Superintendent must be a leader
Published 10:18 am Monday, October 6, 2008
No set of characteristics describes all school superintendents, but one quality characterizes every good superintendent. The more competent and effective the superintendent, the stronger and more recognizable is this quality. I have observed, work for, or worked with more of them than I can number without consulting my journals, but I can assert this much now. Every competent and effective school superintendent I have ever known is, above all else, a leader.
A few superintendents are miserably incompetent and totally ineffective, and every district that hires them, which they do, suffers. The greatest number are marginally competent and minimally effective, and a district is lucky to survive them. An encouraging number are fully competent and adequately effective, and those districts wise enough so to identify candidates and fortunate enough to hire them (and careful enough to retain them) thrive. A much smaller number are remarkably competent and outstandingly effective. They are hard to find and harder yet to acquire.
As I have learned the academic and legal requirements for licensure as a superintendent, recognized the breath of knowledge necessary, and observed the plethora of tasks they are required to perform, I have been amazed we have as many qualified superintendents as we do. Yet, these technical matters to learn and professional skills to acquire, as critical as they are in their own right, are of lesser significance relative to the demands of leadership. This is crucial.
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Perhaps the greater number of specific individual tasks use managerial skills, but the most important — dealing with people — demand strong but wholesome leadership. If a school superintendent is not a genuine leader, he or she is simply unable to superintend. This, despite amount of knowledge or managerial efficiency.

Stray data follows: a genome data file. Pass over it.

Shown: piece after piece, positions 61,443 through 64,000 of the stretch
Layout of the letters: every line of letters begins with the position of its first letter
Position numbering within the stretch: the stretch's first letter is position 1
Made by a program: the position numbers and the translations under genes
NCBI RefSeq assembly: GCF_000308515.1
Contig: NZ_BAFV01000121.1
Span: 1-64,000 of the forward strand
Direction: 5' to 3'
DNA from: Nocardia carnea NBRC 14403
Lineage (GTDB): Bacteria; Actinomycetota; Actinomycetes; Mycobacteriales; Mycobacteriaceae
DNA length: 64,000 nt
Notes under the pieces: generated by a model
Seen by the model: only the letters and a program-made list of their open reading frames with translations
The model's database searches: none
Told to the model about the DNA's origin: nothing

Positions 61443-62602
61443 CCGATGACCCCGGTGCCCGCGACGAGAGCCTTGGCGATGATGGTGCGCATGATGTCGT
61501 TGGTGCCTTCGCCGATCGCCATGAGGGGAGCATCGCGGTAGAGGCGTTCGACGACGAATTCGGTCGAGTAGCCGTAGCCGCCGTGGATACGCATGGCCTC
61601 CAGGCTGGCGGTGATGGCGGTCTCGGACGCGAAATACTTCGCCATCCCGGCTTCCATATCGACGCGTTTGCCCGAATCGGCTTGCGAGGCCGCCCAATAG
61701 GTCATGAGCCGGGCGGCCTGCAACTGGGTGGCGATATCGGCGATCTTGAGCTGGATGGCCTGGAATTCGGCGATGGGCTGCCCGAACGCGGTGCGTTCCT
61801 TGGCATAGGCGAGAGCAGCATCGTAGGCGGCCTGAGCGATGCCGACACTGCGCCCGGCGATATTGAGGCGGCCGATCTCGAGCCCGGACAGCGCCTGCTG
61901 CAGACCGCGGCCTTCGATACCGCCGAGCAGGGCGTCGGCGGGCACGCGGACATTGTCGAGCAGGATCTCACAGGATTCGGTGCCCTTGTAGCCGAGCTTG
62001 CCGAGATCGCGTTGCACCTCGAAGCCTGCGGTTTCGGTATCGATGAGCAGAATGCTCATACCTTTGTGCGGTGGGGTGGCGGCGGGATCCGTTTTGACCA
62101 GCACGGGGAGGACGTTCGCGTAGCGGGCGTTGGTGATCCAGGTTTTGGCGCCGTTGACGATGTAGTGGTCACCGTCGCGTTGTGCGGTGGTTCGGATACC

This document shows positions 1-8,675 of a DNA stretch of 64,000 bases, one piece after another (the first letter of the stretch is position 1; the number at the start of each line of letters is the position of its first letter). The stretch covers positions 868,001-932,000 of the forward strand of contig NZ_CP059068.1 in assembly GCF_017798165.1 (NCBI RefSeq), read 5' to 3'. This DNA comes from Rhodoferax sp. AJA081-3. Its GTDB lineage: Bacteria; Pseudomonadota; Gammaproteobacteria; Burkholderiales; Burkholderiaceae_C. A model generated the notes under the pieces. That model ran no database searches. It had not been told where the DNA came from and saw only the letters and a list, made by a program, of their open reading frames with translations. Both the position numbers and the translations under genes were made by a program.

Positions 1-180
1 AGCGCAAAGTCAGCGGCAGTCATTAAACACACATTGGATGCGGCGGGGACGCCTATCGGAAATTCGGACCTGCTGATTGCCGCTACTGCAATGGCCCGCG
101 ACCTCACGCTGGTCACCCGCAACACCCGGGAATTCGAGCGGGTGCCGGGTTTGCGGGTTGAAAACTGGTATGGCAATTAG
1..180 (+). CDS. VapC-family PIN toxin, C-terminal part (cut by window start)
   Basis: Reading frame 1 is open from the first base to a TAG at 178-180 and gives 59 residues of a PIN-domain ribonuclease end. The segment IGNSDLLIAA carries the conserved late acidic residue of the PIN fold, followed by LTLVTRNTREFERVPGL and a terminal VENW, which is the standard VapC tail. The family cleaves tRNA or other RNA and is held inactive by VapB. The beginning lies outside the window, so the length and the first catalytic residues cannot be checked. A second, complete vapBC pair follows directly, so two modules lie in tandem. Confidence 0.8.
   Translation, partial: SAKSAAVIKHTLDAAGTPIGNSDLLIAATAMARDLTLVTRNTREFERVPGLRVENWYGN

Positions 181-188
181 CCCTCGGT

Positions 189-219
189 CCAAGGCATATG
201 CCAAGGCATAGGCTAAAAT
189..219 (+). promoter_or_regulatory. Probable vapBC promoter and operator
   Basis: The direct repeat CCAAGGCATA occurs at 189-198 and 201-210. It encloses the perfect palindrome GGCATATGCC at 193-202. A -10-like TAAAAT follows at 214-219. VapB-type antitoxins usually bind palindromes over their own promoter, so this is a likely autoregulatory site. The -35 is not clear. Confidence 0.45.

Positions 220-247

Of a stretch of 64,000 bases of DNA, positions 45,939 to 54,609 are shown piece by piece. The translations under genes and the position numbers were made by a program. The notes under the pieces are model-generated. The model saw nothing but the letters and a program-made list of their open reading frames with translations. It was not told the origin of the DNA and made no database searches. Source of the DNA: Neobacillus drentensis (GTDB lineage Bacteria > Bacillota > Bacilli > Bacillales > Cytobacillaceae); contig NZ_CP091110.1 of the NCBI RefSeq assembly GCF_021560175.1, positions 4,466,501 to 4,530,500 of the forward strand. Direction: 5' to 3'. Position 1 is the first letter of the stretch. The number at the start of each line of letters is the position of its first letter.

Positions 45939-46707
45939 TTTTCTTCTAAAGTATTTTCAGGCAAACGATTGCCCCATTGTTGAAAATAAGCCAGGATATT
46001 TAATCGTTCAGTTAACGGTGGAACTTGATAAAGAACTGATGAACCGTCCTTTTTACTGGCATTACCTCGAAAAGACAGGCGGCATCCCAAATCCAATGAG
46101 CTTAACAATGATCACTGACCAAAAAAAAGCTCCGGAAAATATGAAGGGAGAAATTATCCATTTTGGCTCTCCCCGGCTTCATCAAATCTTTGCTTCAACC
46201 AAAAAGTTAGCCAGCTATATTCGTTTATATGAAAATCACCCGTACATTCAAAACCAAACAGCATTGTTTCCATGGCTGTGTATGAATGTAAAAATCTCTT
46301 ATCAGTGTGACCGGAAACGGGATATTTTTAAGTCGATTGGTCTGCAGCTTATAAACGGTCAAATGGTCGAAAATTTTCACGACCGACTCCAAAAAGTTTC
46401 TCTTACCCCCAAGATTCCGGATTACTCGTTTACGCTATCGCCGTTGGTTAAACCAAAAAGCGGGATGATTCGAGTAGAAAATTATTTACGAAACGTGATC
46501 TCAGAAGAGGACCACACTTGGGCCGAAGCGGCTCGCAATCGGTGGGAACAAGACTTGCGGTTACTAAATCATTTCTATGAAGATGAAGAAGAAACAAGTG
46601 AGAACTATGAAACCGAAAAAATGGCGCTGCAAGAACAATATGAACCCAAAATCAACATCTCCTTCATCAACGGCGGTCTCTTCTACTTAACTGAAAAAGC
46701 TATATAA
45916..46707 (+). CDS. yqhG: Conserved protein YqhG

A successful school superintendent ought to be an adequate manager, to be sure, but he or she must be an outstanding leader.
The superintendent needs to work with and relate to state officials, local governing bodies, professional organizations, unions that represent professional staff but also support staff, professional staff personnel, support staff personnel, and classroom teachers. The public—oh, yes, we the public. Alumni, parents, voters.
Most important: students. Everything in the education process must be about and for students. A superintendent can be a hands-on superintendent without micromanagement of staff. This originates in the superintendent’s individual valuing, and even love for, students and dedication to their needs and welfare. Such a superintendent will find regular direct contact with students natural, because he or she so loves them, the superintendent can’t stand not being with the kids.
Even more impressive on the students is what they pick up on from their teachers. The kids know when their teachers respect and appreciate the principal and superintendent. They can tell not so much from what the teachers say (seeing through political pandering), but from the way they talk about and even to the principal and supertendent. What the students think of the superintendent is what their teachers think. Parents’ opinion are formed more from their children’s reactions than most are aware.
Therefore, every successful superintendent must be an authentic leader of teachers. The teachers will expect managerial efficiency, but the superintendent they respect and value is the leader.
A leader gains vision for the schools and communicates vision not by pep talks but observable passion for the task and mission. He gains respect from teachers by respecting teachers. Her competence is recognized in the performance of her teachers whom she has motivated to their best.
When the superintendent leads the teachers, the teachers lead the students—and education is accomplished. I urge our school board, at this critical point, to secure a superintendent with managerial efficiency, indeed. Above all else, we need a school superintendent who is a genuine leader.